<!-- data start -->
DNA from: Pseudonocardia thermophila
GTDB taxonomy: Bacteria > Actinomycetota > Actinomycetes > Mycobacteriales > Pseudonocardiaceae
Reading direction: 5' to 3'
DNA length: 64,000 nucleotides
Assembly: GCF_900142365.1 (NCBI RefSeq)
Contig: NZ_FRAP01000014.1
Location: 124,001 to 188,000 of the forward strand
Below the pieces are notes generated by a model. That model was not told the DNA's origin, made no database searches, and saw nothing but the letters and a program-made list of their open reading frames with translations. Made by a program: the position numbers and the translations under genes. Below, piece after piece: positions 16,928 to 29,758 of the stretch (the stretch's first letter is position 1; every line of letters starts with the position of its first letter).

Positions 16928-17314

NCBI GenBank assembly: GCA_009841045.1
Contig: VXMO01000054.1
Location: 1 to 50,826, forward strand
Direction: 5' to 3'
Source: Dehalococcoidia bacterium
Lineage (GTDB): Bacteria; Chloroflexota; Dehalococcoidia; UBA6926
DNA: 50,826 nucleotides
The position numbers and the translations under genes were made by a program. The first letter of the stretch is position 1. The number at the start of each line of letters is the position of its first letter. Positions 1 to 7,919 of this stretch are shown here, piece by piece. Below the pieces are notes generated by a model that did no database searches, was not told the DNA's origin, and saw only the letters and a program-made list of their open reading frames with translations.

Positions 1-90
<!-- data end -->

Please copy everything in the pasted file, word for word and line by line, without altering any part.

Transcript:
DNA from: Pseudonocardia thermophila
GTDB taxonomy: Bacteria > Actinomycetota > Actinomycetes > Mycobacteriales > Pseudonocardiaceae
Reading direction: 5' to 3'
DNA length: 64,000 nucleotides
Assembly: GCF_900142365.1 (NCBI RefSeq)
Contig: NZ_FRAP01000014.1
Location: 124,001 to 188,000 of the forward strand
Below the pieces are notes generated by a model. That model was not told the DNA's origin, made no database searches, and saw nothing but the letters and a program-made list of their open reading frames with translations. Made by a program: the position numbers and the translations under genes. Below, piece after piece: positions 16,928 to 29,758 of the stretch (the stretch's first letter is position 1; every line of letters starts with the position of its first letter).

Positions 16928-17314

NCBI GenBank assembly: GCA_009841045.1
Contig: VXMO01000054.1
Location: 1 to 50,826, forward strand
Direction: 5' to 3'
Source: Dehalococcoidia bacterium
Lineage (GTDB): Bacteria; Chloroflexota; Dehalococcoidia; UBA6926
DNA: 50,826 nucleotides
The position numbers and the translations under genes were made by a program. The first letter of the stretch is position 1. The number at the start of each line of letters is the position of its first letter. Positions 1 to 7,919 of this stretch are shown here, piece by piece. Below the pieces are notes generated by a model that did no database searches, was not told the DNA's origin, and saw only the letters and a program-made list of their open reading frames with translations.

Positions 1-90